A bond whose maturity value and regular income payments is guaranteed by the US Treasury seems to be a good way to do that if you don’t trust highly volatile gold (which pays no interest); or the shares of supposedly reputable mega-companies (Barclays bank and the GSK pharmaceutical giant have just been fined $3½ billion for dishonest business practices).

A bond backed by Germans’ famous thriftiness looks like the lowest-risk way if you want or need to have liquid assets denominated in euros. As The Economist put it: “To a Greek worried that his savings will lose 40 per cent of their value if they end up in drachmas, a near-zero yield on German government bonds still looks like a good deal.”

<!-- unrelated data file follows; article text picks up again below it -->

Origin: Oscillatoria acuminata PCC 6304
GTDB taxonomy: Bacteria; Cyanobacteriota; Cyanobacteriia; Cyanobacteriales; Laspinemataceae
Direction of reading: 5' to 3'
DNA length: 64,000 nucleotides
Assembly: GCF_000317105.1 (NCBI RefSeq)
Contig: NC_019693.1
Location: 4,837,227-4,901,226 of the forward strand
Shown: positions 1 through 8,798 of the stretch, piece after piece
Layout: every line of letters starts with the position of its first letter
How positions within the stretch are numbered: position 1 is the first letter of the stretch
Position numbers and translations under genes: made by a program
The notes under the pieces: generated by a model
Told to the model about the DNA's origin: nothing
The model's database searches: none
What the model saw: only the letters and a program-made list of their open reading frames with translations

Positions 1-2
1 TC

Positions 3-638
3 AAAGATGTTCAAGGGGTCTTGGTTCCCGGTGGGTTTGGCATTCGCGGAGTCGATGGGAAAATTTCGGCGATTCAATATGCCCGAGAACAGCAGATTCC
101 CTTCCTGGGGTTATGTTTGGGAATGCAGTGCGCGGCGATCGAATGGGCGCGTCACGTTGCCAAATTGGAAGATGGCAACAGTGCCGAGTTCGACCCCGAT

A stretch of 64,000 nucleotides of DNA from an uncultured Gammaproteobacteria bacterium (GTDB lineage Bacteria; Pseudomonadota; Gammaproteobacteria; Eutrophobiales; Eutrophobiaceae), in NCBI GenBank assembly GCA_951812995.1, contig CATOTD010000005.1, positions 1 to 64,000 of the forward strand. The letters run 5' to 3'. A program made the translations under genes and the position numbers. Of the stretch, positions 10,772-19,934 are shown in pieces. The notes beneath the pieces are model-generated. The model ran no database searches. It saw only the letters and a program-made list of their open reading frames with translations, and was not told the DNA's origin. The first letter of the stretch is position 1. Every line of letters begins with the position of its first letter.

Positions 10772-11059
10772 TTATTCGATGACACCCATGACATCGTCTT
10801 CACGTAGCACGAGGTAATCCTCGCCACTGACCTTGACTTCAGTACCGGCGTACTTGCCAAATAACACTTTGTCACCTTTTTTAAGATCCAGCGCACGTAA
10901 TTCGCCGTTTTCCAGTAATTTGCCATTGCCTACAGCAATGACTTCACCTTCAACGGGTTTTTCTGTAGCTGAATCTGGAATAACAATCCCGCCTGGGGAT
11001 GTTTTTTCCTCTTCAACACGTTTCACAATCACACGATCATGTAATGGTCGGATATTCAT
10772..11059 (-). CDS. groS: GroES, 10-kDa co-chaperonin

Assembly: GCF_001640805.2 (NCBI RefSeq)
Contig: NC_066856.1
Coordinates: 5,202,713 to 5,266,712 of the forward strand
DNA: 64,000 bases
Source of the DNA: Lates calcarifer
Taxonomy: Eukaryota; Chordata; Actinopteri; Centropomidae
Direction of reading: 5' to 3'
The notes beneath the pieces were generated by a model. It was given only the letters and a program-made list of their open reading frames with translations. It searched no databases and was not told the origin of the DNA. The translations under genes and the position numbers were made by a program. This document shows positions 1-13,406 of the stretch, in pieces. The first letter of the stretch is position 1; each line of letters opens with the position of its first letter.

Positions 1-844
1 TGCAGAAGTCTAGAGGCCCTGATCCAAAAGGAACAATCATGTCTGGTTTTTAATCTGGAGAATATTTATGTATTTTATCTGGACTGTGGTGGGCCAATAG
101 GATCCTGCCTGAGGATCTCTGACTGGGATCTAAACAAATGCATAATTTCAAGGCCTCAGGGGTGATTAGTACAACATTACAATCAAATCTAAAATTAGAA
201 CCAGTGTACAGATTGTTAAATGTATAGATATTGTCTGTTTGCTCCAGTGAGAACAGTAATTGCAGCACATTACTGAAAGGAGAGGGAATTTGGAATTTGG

British government securities freely tradeable on the world’s biggest international capital market (London) seem politically safer than securities subject to control by the American authorities, if you’re a Mideast oil mogul or a Chinese billionaire.

There are thousands of bonds traded on capital markets offering investment opportunities for conservative investors, especially income-seekers.

Their prices – reflected in the current annual yield – fluctuate according to changes in interest rates generally, the credit rating or risk of default, and proximity to redemption date.

If you buy, say, a 30-year bond, that doesn’t mean you’ll be locked in until the redemption date, when the issuer is committed to repay the amount of capital originally borrowed. You can sell the security any time on the open market, for more or less than that maturity value.

Some investors are misled by current yields – the interest paid each year divided by the current price at which the bonds may be bought – that are rather higher than the average yield will be if the bonds are held to redemption date. That’s because the current prices are higher than redemption amounts.